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Day 5, The Gee’s Bend Quilters

March 11, 2011

For our final segment in honor of International Women’s Day, Guildess will feature an inspiring multi-generational group of women, known as the Gees Bend Quilters. The history of Gees Bend, Alabama dates back to the Civil War when a group of freed slaves founded a tight knit isolated community, the federal government coined as the “Alabama Africa.”

The people of Gees Bend lived very modestly, by working off the land to survive and provide for their families.  All members in the community had their own responsibilities to contribute towards daily upkeep. Women not only cooked and tended to their children, but they also sewed all of their clothes and bedding by hand. To keep warm, women would quilt blankets from old pieces of tattered clothing. Mothers and grandmothers passed down the craft to their children so everyone could continue household responsibilities. Frequently, the women of Gees Bend would come together to sing about their lives while they quilted. Little did they know that their quilting would find them fame and great honor in years to come.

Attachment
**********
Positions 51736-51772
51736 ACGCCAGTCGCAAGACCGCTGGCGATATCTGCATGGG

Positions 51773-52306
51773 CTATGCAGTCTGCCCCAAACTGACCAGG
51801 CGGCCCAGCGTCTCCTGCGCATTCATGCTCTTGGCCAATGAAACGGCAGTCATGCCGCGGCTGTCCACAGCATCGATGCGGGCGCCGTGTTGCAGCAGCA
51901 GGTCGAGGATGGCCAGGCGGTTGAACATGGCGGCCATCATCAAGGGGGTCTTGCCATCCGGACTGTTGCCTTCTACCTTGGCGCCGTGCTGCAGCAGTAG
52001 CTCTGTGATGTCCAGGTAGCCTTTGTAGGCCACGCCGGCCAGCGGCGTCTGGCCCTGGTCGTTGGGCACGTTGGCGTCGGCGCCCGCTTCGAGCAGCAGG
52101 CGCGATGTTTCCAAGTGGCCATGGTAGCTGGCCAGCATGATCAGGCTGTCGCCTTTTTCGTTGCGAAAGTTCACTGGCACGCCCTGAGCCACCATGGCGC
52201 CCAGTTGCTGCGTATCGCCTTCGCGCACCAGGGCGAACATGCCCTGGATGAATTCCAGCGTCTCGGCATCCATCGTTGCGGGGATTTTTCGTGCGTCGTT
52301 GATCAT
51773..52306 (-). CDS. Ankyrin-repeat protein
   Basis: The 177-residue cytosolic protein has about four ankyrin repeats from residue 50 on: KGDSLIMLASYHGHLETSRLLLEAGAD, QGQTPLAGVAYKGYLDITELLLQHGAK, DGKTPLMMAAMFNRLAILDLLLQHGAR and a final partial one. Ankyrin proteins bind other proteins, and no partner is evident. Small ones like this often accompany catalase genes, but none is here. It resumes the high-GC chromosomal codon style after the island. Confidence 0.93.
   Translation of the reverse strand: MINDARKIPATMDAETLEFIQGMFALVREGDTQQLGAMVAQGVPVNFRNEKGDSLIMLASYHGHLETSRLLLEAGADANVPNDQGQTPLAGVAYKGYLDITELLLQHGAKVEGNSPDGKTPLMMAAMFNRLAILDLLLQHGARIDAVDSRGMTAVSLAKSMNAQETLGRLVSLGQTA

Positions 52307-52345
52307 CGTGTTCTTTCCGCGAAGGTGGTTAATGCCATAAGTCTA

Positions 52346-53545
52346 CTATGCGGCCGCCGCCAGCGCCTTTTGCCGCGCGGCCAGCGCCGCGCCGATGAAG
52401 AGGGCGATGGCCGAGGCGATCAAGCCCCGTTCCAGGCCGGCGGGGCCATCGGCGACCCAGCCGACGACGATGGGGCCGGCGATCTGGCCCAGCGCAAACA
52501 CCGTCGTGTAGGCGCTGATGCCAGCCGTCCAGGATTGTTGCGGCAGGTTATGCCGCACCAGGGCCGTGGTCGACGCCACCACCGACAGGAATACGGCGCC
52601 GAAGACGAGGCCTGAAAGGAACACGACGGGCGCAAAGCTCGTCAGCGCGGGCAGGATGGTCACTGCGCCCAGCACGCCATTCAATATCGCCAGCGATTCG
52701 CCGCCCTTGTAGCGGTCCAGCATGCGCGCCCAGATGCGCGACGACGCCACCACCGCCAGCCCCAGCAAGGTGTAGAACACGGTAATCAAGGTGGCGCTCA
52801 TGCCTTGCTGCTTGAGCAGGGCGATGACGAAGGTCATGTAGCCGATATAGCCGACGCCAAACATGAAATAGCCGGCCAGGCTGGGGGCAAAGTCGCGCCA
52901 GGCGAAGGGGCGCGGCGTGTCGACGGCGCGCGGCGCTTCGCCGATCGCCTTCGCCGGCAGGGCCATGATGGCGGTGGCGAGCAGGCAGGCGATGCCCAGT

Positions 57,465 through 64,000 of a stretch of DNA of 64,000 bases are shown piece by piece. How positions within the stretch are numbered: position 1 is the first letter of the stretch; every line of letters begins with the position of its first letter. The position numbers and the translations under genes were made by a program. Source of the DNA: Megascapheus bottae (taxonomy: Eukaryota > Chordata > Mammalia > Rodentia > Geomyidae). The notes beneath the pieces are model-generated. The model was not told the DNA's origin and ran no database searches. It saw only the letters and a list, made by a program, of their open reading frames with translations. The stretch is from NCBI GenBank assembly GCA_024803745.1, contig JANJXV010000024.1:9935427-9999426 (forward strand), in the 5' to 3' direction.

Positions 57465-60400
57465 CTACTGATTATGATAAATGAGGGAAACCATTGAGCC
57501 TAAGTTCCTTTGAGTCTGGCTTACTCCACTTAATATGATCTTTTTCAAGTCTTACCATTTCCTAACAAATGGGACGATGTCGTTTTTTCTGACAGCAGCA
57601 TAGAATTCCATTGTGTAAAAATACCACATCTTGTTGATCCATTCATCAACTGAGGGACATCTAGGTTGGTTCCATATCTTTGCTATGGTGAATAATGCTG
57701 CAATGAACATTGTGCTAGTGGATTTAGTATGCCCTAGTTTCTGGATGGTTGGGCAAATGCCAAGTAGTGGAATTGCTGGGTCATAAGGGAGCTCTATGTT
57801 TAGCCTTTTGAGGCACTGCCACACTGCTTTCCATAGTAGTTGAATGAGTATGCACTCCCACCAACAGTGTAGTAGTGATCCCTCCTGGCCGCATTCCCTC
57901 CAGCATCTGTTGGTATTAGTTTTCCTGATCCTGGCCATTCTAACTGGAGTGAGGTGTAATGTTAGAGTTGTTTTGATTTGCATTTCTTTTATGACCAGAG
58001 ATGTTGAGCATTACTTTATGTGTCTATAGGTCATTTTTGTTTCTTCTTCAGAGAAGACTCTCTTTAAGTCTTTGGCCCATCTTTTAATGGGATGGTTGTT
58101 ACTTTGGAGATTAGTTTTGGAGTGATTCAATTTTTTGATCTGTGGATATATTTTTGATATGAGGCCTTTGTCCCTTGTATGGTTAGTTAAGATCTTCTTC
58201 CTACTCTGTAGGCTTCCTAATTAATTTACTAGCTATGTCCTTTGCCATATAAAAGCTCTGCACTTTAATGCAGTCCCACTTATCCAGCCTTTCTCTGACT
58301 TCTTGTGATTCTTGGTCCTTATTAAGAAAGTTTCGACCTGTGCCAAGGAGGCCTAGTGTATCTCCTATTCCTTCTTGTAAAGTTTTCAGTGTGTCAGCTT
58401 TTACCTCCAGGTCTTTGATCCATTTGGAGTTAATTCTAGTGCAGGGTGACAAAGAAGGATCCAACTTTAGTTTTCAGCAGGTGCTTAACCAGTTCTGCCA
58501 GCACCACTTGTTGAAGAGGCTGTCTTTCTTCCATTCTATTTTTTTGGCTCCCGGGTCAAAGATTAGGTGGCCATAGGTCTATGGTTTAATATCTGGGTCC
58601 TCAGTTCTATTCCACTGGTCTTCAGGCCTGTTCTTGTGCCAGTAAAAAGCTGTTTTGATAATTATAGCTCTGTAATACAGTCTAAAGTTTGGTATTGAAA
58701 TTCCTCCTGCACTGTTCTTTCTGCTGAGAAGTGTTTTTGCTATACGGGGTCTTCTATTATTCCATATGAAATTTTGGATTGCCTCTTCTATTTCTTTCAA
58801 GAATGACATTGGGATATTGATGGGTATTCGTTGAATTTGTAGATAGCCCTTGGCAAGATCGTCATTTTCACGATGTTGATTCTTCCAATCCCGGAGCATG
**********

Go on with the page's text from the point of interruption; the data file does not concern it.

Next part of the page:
Click Here to listen to an NPR discussion about The Quilts of Gee’s Bend

The Gees Bend Quilters were not discovered until a curator named William Arnett set forth to search for significant “artistic phenomena that might exist from the south that we just didn’t know about.” Arnett thought since southern African American history in the United States was so rich with music, there must be a fine art counter part that is equally as great. Arnett heard about Gees Bend, Alabama because the area is one of the last isolated communities of a few hundred people left in the south. As soon as he saw the quilts made by women in Gees Bend he knew he discovered something amazing.  Within time Arnett convinced the women their quilts were something special that the public needed to see. The Gees Bend Quilters have since been described as vernacular artists who have created one of the ‘best examples of minimalism that America has to offer.’ Their work has been exhibited across the country at venues like the Museum of Fine Arts in Houston, Texas and the Whitney Museum of American Art in New York.


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